Why Storytelling Works: Itís A Simple Matter of Psychology

Why Storytelling Works: Itís A Simple Matter of Psychology Image

What makes storytelling really work and how can you make sure youíre not just paying lip-service to it?

You have to understand story telling before making it work for your brand.

Story this, story that, blah blah blah. We've all heard that storytelling works for brands. Our world is full of books, blogs, keynotes, webinars and opinion pieces (like this!) extolling the virtue of the story. 

But what makes storytelling really work and how can you make sure you're not just paying lip-service to it? 

I'll begin at the beginning.

Storytelling is as old as humankind. Telling stories is what makes us human. We use stories to pass on traditions, to teach and to entertain. Increasingly, marketers are utilising  the power of storytelling to engage  their audiences and, as the proliferation of storytelling in business continues to gain momentum, we started to question what makes it so effective? And the answer? Well it's all down to psychology. 

Memories Become Narratives 

The human brain is wired to recall memories in the form of a narrative. It doesn't matter that these memories are dispersed over time, overlap or are fragmented. When we think about it, we recount our experiences in the form of a story with ourself as the main protagonist. Now, new research from the Center for Neuroscience at the University of California1 (UC) demonstrates how it is this same memory recollection process that makes storytelling such a powerful tool.

It's widely known in the scientific community that the hippocampus is the part of the brain that plays a key role in learning and memory. Using MRI imaging of participants' brains, the research team at UC identified that this same part of the brain pieces together different parts of a story, even when it is presented in a disparate yet connected way. We can think of it like a TV series with different side characters and plots that all converge together in the end. As long as there is an element of connectivity throughout, the hippocampus is able to combine various story elements into one comprehensive account that becomes easily recallable. Without the element of connectivity, the disparate element that the participants were told and experienced were largely forgotten.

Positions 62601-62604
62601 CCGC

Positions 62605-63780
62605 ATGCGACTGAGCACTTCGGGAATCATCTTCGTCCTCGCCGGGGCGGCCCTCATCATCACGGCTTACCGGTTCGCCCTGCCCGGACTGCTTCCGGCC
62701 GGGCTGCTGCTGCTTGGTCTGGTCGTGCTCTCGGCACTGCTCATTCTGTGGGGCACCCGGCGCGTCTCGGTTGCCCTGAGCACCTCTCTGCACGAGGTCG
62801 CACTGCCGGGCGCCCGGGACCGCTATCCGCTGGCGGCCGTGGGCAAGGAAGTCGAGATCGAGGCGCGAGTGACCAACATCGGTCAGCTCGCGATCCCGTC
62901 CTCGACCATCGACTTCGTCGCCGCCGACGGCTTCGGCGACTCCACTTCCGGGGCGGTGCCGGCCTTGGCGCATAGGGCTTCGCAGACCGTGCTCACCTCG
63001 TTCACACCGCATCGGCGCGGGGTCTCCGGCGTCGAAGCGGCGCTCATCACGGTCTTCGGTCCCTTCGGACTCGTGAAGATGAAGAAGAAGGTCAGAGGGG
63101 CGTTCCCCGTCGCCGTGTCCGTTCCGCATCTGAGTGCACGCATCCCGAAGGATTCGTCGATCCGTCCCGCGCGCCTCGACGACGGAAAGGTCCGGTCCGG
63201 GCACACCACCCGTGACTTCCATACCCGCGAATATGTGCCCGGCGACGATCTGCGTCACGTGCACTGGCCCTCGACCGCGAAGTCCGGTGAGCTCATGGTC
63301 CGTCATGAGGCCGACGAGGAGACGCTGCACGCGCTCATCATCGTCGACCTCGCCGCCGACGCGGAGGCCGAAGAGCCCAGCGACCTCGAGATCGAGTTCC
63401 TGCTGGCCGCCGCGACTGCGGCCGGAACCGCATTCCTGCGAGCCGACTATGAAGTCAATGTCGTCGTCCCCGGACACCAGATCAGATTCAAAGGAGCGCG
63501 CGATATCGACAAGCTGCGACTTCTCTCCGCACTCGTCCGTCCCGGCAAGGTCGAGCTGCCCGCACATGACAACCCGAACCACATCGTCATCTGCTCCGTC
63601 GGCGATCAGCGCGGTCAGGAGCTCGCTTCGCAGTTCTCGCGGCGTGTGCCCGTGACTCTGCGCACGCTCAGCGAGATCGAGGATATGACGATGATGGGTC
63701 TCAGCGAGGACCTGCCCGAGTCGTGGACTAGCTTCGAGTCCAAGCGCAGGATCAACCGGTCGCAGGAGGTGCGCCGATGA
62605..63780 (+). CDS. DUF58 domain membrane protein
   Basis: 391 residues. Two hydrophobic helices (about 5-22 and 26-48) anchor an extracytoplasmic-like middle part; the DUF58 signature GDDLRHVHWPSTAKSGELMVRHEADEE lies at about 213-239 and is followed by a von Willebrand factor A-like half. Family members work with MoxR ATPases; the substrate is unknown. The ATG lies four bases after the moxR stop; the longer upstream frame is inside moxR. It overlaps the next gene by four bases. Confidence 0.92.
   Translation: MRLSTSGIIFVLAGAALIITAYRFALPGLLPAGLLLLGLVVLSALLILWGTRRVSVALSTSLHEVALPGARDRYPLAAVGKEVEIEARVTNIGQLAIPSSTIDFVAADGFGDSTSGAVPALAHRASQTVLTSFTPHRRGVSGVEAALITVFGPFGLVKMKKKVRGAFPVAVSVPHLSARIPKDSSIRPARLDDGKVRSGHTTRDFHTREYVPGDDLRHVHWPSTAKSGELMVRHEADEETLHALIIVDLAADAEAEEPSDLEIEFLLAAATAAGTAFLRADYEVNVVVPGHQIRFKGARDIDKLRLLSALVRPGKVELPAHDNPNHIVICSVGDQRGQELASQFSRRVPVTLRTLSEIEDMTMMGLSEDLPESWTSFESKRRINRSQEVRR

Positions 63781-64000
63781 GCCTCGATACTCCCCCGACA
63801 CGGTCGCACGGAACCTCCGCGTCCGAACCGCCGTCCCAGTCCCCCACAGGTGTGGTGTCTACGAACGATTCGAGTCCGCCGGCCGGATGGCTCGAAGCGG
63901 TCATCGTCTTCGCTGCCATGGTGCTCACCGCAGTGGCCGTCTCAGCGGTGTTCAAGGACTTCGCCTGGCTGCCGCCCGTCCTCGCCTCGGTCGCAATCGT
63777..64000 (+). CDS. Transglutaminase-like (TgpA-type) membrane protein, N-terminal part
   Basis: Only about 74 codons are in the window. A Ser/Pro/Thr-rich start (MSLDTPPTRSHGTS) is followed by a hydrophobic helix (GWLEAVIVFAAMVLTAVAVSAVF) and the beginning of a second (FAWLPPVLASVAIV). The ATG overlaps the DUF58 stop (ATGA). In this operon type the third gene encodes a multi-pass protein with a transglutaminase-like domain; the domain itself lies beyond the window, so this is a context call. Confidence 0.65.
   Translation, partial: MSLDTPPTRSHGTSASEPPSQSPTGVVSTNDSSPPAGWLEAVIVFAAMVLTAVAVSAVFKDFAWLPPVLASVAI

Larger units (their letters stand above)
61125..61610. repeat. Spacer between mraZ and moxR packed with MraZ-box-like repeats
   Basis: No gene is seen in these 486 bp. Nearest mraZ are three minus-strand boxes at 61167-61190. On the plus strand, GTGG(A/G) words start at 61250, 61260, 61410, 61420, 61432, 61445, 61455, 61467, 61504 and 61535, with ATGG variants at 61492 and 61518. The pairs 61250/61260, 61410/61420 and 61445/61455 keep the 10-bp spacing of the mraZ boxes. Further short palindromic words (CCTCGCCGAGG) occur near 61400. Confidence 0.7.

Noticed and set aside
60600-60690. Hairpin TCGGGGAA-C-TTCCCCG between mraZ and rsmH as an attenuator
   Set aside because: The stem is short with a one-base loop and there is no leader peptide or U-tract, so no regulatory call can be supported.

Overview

Narratives Are Easy On The Brain

You see, it turns out that ‘providing a cohesive narrative', or in other words telling a story, makes it easier for our brain to remember stuff. Hence why it's such a powerful learning tool. As marketers, by telling a story, you make it easier for your audience to remember and recall your brand and its message. It doesn't matter that that narrative may be dispersed over time across different mediums, as long as what you say is connected the brain will treat this in the same way it treats our memories. It puts the pieces together and orders them to form a story and commits them to memory, which is then easy to understand and recall. 

Making it work

Simply put, communicating in a series of connected messages that piece together to make a story makes it easier for people to remember the detail of multiple touch points, whether that's in real life or in a fictional world. On the other hand, taking a spray and pray approach with separate discrete messaging means you'll just end up being forgotten.

Storytelling for Brands

So we know storytelling works, how can your brand harness this?  Well it comes down to having a golden thread that runs through all your campaign activity. 

You can showcase different heroes in the story, or have different sub-threads or sub-plots, but your overall campaign activity over time should connect to tell a coherent story. By doing so, your audience will be able to piece together the various brand  touch points into a single story or narrative that they can then easily remember and associate with your brand. 

So I guess the only question left now is, what story do you want to tell? 

Call or email Joe for a chat about how we help brands lead the category. It's a great story.

[email protected] 

0114 272 7370


1. Cohn-Sheehy, B. I., Delarazan, A. I., Reagh, Z. M., Crivelli-Decker, J. E., Kim, K., Barnett, A. J., ... & Ranganath, C. (2021). The hippocampus constructs narrative memories across distant events. Current Biology.

Last Updated: 03/12/2021
Author: Joe Chetcuti

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